First released in 2020 to replace the M530, the non-series ME700 trail pedals from Shimano build on their tried and tested SPD mountain bike pedal.
The ME700 pedals have an alloy platform fore and aft to give more foot support, as well as helping to protect the cleat binding mechanism.
Shimano PD-ME700 specifications and details
For riders looking for a bit more support than the smaller clipless mountain bike pedals such as the M540, the ME700 has been developed to be more similar to a flat pedal, while still retaining the double-sided binding mechanism.
The alloy pedal cage adds a little weight (130g extra compared to the platform-less M540), giving a total system weight of 533g, fitted around the chromoly spindle and serviceable sealed bearing cartridge axle.
Compatible with standard Shimano cleats offered in single- or multi-release, the ME700 pedals can also be adjusted to your preferred entry and release tension at the turn of an Allen key.
Shimano PD-ME700 performance
Easy to set up, adjust the entry and release tension and service, the ME700 pedals live up to the quality and serviceability you’d expect from Shimano.
Simply use an Allen key to adjust the entry and release tension on either side of the mechanism, with a graphic to demonstrate tightening or loosening. There’s a good range of adjustment here too, from barely being able to keep clipped in to a really firm, stable connection, so there’ll be a setting to suit all preferences.
The SM-SH51 single-release cleats supplied are also quickly installed and very durable. Widely available, they won’t cost you the earth when it comes to replacing them either.
Four degrees of float felt ample to be comfortable, or at least not noticeably restrictive.
While the ME700s were designed to improve shoe-to-pedal contact around the platform compared to their earlier M530 counterparts, I didn’t feel this was quite enough.
I felt some improvement on using the platform for security on the pedals over rougher singletrack on a mountain bike compared to platform-less SPD pedals, but I would prefer a more marked difference, especially given the weight increase of adding the cage.
Perhaps use with Shimano’s AM-series mountain bike shoes, which the pedals were developed in tandem with, would give a more significant improvement.
From the condition of the pedals after a few months of use, it’s evident that the platform has indeed saved the pedal mechanism from a few scrapes, though because the pedal is considerably wider you could argue that some of these might not have occurred when using more streamlined SPDs.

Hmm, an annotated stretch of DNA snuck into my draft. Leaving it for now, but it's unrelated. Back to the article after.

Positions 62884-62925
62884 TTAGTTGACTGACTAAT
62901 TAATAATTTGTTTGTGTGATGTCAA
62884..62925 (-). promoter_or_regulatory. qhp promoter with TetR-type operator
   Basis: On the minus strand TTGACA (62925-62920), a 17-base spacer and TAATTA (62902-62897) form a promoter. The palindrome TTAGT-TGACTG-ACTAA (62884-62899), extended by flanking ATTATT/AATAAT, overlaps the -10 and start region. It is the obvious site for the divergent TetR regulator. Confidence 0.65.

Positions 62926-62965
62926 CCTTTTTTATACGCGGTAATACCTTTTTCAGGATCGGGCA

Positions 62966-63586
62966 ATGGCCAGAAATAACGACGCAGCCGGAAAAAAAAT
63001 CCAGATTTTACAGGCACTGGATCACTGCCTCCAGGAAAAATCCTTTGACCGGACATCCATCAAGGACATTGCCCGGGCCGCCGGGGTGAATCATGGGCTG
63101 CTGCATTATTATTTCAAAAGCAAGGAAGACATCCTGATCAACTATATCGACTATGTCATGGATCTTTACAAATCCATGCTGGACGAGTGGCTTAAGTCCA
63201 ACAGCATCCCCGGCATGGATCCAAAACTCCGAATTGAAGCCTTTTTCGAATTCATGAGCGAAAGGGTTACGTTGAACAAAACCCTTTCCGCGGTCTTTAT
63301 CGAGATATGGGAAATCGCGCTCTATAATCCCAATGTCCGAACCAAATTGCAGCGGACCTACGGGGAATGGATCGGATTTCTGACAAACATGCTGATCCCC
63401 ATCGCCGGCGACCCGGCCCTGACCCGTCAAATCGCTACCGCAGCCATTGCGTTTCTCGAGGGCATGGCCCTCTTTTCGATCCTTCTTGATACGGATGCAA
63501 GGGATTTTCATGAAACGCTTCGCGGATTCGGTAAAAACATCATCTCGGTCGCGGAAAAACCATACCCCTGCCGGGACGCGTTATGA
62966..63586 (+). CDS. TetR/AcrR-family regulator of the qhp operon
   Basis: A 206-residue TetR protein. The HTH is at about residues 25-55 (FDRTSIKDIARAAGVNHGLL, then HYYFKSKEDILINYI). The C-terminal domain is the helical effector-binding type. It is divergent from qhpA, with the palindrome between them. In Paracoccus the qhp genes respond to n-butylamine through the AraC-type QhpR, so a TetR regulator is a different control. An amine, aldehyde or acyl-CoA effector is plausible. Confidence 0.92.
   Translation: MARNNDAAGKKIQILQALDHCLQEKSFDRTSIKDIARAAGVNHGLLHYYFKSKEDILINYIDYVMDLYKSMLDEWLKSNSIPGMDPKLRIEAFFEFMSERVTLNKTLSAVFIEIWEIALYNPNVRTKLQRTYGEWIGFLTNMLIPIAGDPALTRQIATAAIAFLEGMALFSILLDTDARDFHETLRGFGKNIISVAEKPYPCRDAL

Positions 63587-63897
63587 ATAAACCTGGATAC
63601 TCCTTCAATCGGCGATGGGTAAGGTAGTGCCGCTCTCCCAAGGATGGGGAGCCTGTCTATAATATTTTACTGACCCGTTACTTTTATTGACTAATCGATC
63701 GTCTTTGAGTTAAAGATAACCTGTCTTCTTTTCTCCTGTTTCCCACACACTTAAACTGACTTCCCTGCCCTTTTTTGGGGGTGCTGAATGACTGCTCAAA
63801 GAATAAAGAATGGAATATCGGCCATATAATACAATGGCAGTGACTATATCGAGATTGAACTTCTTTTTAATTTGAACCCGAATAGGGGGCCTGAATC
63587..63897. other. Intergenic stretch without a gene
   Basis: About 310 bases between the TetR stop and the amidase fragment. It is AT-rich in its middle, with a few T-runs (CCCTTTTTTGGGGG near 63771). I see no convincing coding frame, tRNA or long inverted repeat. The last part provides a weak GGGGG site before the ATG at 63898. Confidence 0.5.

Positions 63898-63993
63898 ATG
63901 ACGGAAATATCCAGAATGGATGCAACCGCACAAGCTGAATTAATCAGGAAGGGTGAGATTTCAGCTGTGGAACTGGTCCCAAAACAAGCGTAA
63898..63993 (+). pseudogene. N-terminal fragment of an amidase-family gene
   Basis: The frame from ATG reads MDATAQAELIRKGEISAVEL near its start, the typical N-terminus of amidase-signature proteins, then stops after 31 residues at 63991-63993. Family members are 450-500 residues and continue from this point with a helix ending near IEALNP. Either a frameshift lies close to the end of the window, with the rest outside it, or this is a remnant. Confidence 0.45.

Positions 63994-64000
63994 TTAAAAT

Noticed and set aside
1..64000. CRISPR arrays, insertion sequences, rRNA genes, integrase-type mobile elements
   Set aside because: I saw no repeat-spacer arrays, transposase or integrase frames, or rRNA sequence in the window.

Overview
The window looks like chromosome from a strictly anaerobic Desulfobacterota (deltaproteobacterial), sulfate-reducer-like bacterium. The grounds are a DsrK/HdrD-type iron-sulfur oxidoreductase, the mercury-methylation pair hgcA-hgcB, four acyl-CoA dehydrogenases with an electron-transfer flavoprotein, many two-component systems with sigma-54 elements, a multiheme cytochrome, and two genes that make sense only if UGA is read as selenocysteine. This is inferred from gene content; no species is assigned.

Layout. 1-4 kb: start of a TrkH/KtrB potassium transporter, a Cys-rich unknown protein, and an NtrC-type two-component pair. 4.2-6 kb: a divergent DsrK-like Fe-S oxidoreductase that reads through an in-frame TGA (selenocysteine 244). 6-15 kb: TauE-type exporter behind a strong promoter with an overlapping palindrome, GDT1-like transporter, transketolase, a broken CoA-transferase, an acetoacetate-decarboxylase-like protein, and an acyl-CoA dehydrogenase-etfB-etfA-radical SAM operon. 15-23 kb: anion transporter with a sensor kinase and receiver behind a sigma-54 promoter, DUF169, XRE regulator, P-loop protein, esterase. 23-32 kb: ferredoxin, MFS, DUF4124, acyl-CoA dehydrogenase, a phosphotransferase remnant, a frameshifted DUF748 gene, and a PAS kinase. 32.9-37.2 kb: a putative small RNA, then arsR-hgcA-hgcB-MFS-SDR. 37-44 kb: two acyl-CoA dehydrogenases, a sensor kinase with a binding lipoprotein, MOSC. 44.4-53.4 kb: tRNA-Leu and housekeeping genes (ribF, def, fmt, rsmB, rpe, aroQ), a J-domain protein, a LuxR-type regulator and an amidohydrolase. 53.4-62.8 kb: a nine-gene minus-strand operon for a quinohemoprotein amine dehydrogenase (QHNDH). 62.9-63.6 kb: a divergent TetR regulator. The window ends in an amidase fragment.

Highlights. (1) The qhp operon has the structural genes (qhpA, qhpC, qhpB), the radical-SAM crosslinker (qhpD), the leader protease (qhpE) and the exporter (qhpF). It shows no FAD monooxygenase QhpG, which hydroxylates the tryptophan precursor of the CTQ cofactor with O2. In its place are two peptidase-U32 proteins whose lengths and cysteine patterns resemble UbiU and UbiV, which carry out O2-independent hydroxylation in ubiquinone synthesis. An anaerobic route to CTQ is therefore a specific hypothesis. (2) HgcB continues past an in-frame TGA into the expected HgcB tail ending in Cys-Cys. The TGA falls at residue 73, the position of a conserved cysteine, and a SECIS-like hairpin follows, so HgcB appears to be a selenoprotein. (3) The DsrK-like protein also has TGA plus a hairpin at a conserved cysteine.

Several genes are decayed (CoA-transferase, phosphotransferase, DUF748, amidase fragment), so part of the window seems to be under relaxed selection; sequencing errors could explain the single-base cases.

There’s a minimal amount of play through the spindle too, and while you will need the Shimano pedal axle tool, the pedals are otherwise simple to service, so they should last a long time.
Shimano PD-ME700 bottom line
Shimano’s ME700 pedals are best for riders who are looking for a little more support than standard SPD pedals, or perhaps are new to clipless systems. However, they could be further improved with even greater platform-to-shoe contact.
They’re also a great value option that’s built to last.
How we tested
Gravel fire roads, dusty singletrack, back lanes and rocky bridleways; the best gravel bike pedals need to be able to cope with a wide variety of terrain. Therefore, we tested the pedals in a range of scenarios representative of off-road riding in the UK.
We specifically paid close attention to the ease of clipping in and out, how secure the mechanism felt and the level of support offered by the platform, as well as how serviceable each set would be.
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|Price||br_price, 5, 3, Price, EUR €65.00GBP £55.00USD $66.00|
|Weight||br_weight, 5, 6, Weight, 480g – (540g claimed, including cleats); cleats 53g, Array, g|
|Brand||br_brand, 5, 10, Brand, Shimano|
|Features||br_Features, 11, 0, Features, Cleat: SPD cleat (SM-SH51 single release included), 4 degrees of float; SPD multi release cleats also available
|Cleat type||br_cleatTypepedalSystem, 11, 0, Cleat type, SPD|